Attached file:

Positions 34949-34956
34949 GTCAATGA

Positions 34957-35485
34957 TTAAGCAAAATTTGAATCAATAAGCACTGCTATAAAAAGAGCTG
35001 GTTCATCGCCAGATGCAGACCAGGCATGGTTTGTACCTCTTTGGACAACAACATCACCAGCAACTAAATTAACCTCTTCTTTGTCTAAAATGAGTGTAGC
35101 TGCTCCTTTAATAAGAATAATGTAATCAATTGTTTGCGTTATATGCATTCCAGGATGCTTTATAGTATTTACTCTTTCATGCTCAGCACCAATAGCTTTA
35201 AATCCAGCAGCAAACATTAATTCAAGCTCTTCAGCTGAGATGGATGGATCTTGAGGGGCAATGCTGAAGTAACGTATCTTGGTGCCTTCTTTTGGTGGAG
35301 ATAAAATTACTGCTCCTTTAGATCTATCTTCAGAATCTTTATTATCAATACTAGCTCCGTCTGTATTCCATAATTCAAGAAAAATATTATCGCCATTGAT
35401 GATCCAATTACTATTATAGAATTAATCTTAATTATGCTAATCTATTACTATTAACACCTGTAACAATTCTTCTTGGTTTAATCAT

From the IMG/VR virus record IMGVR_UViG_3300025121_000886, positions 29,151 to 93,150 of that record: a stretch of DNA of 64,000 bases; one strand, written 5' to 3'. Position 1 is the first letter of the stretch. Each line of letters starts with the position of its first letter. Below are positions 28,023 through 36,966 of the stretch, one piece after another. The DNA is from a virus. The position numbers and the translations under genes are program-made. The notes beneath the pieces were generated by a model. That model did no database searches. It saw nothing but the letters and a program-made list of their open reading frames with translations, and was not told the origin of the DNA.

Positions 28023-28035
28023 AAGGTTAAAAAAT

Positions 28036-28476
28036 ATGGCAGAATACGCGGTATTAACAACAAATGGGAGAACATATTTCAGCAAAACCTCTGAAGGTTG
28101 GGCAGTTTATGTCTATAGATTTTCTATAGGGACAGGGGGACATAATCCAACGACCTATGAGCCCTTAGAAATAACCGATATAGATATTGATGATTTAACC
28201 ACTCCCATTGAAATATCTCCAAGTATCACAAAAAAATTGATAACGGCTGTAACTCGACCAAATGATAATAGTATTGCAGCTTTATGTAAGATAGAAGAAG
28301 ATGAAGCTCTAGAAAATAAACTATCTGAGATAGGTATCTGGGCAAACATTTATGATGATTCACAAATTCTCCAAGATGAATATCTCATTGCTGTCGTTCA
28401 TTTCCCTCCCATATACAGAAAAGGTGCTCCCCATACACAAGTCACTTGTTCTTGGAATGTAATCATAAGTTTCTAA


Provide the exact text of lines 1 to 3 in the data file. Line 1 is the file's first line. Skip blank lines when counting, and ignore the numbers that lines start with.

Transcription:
Positions 34949-34956
34949 GTCAATGA

Positions 34957-35485